After she immigrated to the U.S. from Greece with her three daughters, and her husband died, Maria Xenidou’s mother took a job at a factory. Shortly before she retired, the factory closed down, and almost everyone was laid off. The only job available was a cleaning position in the main office, Maria wrote on LinkedIn. But year after year, Maria and her two sisters excelled at school, more so than the children of Maria’s mom’s higher-ups.
“Every year, the company gave monetary awards to the employees’ children who were excelling at school,” Maria wrote. “My two sisters and I got all of them every year.”
Her mother made it clear that her title as a cleaning lady had no effect on her children’s capabilities. “She used to say that none of the bosses with the big titles had kids that did as well at school as her three daughters,” Maria continued. “I was raised to ignore titles and focus on the work. Because what matters the most is the impact we create.”
Maria wrote in a separate LinkedIn post that while her mother wasn’t around to make her and her sisters lunch, or help with homework, she instilled in them a strong sense of responsibility and resourcefulness. The first summer without their father, Maria and her sisters made four promises to their mom: to play safely, to make lunch and clean up after themselves, to finish their math exercises and to read all the library books their mom borrowed for them. “She did not allow her lack of time, money and skills to become constraints for our development. Instead, she converted them into a wonderful opportunity that taught us how to play and learn on our own without any supervision whatsoever.”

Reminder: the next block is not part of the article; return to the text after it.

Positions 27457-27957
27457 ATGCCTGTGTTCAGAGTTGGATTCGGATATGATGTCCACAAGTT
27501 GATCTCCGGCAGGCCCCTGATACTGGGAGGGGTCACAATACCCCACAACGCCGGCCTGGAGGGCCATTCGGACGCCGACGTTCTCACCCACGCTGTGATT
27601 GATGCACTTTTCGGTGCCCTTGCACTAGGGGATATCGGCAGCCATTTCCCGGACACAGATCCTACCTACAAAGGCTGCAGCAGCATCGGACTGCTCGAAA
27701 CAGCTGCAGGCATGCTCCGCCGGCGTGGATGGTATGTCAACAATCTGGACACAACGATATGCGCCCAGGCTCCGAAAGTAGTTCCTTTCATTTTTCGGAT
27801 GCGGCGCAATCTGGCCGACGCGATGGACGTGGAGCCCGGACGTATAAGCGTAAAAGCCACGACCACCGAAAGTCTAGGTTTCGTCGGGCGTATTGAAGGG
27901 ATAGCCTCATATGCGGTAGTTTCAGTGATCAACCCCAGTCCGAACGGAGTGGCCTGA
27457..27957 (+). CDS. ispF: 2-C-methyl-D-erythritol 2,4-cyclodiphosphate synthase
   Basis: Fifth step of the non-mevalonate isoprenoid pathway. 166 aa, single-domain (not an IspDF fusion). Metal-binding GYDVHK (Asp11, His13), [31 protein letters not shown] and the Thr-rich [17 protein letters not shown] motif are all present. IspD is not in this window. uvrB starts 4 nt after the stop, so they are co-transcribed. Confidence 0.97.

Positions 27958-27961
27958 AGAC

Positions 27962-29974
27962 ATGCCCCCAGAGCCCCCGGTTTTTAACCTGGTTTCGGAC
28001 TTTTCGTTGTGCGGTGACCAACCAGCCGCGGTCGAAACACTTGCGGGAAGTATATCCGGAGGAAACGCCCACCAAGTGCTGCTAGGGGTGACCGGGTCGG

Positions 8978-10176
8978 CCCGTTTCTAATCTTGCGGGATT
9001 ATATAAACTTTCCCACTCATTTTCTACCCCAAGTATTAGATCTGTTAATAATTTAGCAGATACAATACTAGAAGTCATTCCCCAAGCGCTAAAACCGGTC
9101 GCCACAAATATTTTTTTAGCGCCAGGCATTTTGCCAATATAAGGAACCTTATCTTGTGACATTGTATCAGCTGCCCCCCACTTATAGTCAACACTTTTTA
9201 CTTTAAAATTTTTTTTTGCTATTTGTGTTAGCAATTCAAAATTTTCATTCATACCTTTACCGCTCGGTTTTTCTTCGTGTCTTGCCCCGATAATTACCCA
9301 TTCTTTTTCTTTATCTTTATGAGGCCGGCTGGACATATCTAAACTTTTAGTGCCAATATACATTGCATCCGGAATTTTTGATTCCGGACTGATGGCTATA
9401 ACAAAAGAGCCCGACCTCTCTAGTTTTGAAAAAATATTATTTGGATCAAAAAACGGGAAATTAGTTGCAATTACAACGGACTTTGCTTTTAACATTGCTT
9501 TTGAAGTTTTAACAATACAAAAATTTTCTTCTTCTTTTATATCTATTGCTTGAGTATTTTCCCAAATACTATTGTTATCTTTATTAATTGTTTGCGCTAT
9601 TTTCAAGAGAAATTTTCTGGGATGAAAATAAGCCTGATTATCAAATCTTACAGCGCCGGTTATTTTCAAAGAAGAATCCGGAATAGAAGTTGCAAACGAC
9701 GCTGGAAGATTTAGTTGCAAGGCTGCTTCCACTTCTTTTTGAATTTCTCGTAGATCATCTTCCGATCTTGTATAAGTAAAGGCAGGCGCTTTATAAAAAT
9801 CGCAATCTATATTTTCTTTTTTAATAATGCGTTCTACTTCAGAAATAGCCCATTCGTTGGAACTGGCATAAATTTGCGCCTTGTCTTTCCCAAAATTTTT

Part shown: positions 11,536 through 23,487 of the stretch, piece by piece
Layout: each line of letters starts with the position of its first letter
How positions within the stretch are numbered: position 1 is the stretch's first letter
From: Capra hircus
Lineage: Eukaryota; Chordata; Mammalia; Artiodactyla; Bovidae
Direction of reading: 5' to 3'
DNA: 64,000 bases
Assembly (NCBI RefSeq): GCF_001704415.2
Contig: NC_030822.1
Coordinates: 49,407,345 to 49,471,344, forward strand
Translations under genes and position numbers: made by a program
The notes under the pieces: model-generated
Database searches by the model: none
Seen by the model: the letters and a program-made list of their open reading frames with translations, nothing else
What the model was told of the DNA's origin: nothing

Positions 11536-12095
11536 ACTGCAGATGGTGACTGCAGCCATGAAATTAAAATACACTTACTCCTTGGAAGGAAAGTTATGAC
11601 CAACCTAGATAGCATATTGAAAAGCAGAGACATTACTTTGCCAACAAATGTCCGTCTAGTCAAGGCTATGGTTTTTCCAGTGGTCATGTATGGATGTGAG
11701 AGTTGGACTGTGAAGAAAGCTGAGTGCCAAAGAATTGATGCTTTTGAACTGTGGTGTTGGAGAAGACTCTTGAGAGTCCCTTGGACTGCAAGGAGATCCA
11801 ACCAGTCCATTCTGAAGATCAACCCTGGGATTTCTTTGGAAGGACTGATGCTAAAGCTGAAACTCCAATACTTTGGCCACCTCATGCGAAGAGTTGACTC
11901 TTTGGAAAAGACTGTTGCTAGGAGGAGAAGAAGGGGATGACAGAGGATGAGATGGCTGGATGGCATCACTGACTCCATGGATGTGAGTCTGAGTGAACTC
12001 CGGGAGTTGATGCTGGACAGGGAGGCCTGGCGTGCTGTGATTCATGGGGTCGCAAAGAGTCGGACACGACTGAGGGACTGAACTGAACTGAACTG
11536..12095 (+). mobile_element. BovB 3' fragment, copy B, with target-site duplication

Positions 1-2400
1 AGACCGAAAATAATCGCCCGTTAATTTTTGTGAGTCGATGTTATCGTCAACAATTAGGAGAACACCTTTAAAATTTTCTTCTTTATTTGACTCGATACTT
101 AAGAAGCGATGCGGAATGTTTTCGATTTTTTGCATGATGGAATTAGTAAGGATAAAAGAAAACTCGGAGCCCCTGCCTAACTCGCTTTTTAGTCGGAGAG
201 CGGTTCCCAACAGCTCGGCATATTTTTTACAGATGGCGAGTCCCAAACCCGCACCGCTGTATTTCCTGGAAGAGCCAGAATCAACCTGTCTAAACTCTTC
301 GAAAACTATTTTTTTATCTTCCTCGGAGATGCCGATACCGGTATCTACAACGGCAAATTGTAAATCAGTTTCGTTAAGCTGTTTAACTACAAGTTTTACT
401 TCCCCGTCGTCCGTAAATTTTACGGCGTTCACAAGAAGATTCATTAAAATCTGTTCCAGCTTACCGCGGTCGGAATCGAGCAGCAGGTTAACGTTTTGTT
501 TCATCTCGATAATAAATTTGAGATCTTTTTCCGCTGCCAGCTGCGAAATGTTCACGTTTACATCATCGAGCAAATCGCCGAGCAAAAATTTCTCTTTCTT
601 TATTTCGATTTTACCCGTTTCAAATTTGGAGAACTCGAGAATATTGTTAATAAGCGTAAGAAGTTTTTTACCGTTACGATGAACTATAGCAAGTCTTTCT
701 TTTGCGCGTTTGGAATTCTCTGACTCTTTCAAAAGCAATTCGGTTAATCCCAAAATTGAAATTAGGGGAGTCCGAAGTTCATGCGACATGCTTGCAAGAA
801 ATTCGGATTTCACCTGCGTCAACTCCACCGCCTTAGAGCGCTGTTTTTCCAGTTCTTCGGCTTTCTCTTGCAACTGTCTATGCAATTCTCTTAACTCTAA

Her mom’s hard work paid off. In 1998, Maria earned her Ph.D. in Materials Science from UMass Amherst. By 2015, she became the Vice President of Global Marketing at Henkel, a company that specializes in sealants and also sells household cleaning products. Now, Maria is working independently as a senior advisor in tech and marketing.
She frequently looks back on the lessons her mom taught her that shaped her into the successful adult she is today. “We were the fruit of her most important labor. Her job was paying the bills. But her primary work was to raise good kids that would get higher education.”